Banjo player and bandleader J.D. Crowe left the world with one less bluegrass hero when he died on December 24 at the age of 84.
Born in Lexington, Kentucky on August 27, 1937, Crowe made enormous inroads in the realm of progressive bluegrass in the 70s. Crowe started out playing professionally while he was still in his teens, and he first began to really attract attention back in 1954 while he was working in the band of bluegrass star Jimmy Martin.
By the start of the 60s, Crowe was ready to bust out on his own, and he started leading his own band, The Kentucky Mountain boys, in 1961. The band dug in hard and developed a rep in the bluegrass world, but after a decade they were ready to take both their sound and the entire genre to a new level.
In 1971 they changed their name to the New South and revised their approach, taking in elements from the worlds of straight-up country and rock ‘n’ roll. It wasn’t long before Crowe and his band started turning heads and influencing a whole new generation of musicians and fans as part of the burgeoning progressive bluegrass movement.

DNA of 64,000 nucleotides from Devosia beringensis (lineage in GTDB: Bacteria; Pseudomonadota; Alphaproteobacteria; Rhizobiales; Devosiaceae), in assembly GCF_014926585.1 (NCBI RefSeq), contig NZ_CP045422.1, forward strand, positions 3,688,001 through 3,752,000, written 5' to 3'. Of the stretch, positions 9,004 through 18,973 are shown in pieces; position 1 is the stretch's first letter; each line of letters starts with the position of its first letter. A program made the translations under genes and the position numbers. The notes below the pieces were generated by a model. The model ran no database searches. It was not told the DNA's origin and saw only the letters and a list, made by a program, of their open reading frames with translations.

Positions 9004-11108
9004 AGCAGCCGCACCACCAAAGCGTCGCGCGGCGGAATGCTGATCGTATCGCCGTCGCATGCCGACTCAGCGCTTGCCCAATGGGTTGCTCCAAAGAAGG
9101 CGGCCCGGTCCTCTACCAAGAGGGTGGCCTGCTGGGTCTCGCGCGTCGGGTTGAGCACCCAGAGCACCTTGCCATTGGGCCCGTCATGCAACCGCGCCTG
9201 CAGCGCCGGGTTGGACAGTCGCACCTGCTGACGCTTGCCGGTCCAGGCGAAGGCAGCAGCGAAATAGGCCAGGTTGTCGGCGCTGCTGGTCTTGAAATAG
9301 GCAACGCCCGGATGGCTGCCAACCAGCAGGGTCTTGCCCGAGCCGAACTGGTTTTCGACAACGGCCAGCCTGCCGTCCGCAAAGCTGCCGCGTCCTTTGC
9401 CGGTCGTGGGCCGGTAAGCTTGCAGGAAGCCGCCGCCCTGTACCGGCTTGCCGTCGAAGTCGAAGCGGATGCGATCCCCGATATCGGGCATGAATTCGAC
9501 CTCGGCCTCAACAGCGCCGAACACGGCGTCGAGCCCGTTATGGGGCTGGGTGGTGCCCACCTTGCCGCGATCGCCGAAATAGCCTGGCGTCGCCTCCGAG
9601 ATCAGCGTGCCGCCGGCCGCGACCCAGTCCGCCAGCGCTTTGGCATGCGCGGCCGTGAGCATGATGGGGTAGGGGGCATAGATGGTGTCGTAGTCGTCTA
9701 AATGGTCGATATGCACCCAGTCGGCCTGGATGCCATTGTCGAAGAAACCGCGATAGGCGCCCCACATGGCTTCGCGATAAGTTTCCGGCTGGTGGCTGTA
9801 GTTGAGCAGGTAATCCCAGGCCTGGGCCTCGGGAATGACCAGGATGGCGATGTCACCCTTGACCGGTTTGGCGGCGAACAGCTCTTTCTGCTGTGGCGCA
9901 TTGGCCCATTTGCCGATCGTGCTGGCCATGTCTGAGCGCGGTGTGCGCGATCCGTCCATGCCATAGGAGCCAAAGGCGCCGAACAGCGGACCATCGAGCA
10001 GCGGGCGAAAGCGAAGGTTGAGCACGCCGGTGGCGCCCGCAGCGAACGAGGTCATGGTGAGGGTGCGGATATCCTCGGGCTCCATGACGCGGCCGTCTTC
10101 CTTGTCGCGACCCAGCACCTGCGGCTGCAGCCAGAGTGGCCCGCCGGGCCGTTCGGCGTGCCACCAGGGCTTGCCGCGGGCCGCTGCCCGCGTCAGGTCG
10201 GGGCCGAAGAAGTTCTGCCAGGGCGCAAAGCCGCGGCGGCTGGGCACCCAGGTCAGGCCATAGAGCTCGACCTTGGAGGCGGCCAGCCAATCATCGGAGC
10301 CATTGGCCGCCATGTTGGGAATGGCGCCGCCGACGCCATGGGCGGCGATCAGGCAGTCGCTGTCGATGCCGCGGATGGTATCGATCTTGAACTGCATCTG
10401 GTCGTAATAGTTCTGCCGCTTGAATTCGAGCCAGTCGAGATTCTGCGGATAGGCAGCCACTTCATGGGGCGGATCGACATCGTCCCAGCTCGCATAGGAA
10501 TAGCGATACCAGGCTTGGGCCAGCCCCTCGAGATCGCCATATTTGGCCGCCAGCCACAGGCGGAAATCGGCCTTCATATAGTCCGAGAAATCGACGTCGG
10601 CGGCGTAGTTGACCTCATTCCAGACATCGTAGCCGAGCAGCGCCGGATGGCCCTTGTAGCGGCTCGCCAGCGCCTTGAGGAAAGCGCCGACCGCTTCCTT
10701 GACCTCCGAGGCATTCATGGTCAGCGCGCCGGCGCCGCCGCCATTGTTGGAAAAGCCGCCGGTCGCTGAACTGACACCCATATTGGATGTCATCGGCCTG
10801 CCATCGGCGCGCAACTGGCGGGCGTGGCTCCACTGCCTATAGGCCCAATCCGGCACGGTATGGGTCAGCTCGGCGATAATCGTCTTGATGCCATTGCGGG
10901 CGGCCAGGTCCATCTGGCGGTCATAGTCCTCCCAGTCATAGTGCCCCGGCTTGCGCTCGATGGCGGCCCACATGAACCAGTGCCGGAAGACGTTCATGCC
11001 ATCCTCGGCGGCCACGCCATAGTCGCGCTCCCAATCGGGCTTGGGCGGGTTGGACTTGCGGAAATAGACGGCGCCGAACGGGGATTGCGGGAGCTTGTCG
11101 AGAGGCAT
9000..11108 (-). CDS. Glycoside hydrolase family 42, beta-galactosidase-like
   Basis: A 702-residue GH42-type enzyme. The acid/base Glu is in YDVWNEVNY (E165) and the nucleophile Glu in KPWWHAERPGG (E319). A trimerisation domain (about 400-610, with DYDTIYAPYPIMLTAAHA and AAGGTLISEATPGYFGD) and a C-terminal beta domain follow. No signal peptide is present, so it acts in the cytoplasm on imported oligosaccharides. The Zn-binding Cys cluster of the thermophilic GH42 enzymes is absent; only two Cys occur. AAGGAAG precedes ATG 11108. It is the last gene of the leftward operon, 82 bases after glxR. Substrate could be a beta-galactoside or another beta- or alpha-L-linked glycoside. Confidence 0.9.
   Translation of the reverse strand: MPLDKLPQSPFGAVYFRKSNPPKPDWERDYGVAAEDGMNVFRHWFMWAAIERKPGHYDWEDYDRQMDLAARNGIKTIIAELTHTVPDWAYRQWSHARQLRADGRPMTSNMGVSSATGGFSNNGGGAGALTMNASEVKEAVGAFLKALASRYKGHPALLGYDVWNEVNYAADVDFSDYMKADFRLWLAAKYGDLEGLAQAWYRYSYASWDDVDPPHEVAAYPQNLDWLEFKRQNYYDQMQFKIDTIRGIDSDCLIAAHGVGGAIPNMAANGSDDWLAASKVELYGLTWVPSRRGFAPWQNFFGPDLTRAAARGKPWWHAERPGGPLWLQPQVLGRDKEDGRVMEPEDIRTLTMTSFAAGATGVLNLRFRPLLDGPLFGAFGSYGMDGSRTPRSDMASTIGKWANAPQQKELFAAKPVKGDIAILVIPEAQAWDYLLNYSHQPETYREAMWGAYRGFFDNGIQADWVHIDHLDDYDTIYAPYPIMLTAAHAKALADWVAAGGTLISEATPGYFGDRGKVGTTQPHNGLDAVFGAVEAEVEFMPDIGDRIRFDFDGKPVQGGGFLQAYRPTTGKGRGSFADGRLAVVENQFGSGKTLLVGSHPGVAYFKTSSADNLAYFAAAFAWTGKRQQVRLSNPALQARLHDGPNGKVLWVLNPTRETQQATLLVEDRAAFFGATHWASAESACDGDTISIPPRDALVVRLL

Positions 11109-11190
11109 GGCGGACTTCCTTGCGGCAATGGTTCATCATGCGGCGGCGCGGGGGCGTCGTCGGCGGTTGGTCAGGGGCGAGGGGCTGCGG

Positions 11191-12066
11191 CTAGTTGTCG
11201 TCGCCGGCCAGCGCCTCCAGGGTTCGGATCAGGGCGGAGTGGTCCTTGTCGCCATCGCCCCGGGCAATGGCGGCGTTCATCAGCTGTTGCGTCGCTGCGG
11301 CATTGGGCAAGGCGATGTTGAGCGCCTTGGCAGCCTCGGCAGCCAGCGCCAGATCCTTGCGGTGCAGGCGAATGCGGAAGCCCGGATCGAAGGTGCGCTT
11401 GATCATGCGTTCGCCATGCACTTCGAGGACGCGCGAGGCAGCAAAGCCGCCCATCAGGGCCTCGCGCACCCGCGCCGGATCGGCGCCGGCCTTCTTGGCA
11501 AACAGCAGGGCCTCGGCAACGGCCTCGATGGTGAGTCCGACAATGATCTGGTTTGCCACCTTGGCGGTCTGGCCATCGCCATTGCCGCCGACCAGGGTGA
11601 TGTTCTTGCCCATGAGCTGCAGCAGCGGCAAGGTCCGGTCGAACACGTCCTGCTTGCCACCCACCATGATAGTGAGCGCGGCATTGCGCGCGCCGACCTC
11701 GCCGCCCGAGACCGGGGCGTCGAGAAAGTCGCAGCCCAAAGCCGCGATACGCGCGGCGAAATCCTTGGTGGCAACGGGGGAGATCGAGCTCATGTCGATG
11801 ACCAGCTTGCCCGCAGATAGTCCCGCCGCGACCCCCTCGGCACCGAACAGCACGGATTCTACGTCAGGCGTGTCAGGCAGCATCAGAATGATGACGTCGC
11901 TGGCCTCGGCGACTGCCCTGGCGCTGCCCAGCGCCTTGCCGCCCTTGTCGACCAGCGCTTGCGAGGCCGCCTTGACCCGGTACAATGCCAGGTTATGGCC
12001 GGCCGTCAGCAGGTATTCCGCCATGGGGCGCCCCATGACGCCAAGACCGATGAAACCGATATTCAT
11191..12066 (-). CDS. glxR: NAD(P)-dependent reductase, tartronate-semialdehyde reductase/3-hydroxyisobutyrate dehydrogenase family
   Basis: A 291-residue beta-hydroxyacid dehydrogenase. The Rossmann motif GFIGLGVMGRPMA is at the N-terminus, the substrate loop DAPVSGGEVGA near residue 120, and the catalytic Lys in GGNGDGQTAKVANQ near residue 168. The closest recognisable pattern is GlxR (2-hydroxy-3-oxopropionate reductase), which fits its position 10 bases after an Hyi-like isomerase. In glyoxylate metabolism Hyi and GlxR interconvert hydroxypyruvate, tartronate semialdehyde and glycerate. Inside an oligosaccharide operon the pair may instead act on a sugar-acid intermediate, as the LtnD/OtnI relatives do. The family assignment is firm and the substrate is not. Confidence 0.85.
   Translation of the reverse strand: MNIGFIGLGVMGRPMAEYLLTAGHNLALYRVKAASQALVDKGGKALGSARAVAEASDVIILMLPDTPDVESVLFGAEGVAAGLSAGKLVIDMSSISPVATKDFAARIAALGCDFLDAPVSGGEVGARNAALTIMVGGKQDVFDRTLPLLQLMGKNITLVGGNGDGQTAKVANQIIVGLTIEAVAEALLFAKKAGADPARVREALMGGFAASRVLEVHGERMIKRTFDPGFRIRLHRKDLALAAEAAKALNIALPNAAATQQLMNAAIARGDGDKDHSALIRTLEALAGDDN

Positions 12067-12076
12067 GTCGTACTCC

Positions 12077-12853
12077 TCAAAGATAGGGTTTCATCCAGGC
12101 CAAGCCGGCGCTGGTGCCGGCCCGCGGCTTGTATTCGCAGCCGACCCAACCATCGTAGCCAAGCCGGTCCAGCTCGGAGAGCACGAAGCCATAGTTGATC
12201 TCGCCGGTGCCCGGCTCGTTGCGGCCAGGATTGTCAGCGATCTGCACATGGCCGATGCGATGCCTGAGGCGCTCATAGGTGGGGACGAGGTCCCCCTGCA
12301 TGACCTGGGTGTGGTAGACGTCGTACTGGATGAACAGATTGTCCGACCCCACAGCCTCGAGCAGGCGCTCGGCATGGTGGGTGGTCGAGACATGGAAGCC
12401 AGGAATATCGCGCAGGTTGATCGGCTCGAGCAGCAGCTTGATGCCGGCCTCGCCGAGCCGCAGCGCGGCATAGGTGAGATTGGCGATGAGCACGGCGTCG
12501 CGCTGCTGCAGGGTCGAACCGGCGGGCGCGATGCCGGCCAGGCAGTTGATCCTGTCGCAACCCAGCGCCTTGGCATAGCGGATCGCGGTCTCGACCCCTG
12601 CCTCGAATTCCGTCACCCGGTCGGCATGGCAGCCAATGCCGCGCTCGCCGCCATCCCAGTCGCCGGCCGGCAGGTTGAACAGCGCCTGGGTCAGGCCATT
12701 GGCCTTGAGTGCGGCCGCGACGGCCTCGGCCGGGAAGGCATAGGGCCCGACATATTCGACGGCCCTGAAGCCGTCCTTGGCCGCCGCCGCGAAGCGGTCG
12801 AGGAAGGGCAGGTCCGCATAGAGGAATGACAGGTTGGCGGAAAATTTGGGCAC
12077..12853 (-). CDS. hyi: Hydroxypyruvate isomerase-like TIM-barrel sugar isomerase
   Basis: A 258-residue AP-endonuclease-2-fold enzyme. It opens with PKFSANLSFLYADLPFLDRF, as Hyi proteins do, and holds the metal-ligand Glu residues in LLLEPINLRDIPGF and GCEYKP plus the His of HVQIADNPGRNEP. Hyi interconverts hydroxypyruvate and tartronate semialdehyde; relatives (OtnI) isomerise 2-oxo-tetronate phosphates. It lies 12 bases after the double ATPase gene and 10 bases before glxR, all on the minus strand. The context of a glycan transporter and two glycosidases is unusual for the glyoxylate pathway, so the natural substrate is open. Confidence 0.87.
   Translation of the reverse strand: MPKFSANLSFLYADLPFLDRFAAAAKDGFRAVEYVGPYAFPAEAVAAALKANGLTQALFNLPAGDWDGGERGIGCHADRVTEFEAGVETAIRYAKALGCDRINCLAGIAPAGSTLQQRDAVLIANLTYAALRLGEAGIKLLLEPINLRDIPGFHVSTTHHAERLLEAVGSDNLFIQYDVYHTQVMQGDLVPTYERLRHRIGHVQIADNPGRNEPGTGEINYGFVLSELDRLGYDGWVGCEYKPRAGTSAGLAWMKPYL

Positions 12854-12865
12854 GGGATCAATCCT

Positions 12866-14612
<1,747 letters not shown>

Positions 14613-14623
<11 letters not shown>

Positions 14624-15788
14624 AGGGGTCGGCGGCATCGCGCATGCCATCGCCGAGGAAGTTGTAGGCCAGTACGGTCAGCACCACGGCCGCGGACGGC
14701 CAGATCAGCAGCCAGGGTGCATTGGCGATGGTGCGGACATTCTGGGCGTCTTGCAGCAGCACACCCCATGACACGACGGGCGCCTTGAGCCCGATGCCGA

The band’s first album, Bluegrass Evolution, turned the bluegrass world around. That record used a full band including drums, and utilized electric instruments like pedal steel, going places few bluegrass outfits had gone before.
When their self-titled album arrived in 1977, it was just as much of a revelation, but in a different way. Though it was more acoustic-based, it tapped into the repertoire of modern folk and country artists like Gordon Lightfoot (also covered on Bluegrass Evolution) and Rodney Crowell in a traditional context, helping to alter the public perception of bluegrass in a major way.
Over the years, New South introduced the wider world to musicians who would become some of the biggest names in bluegrass and country, including Keith Whitley, Ricky Skaggs, Tony, and Larry Rice, Doyle Lawson, and Jerry Douglas.
After the news of Crowe’s passing, modern-day bluegrass innovators like Billy Strings took to social media to honor his memory and influence, underlining just how much he still meant to the evolving tradition of the music.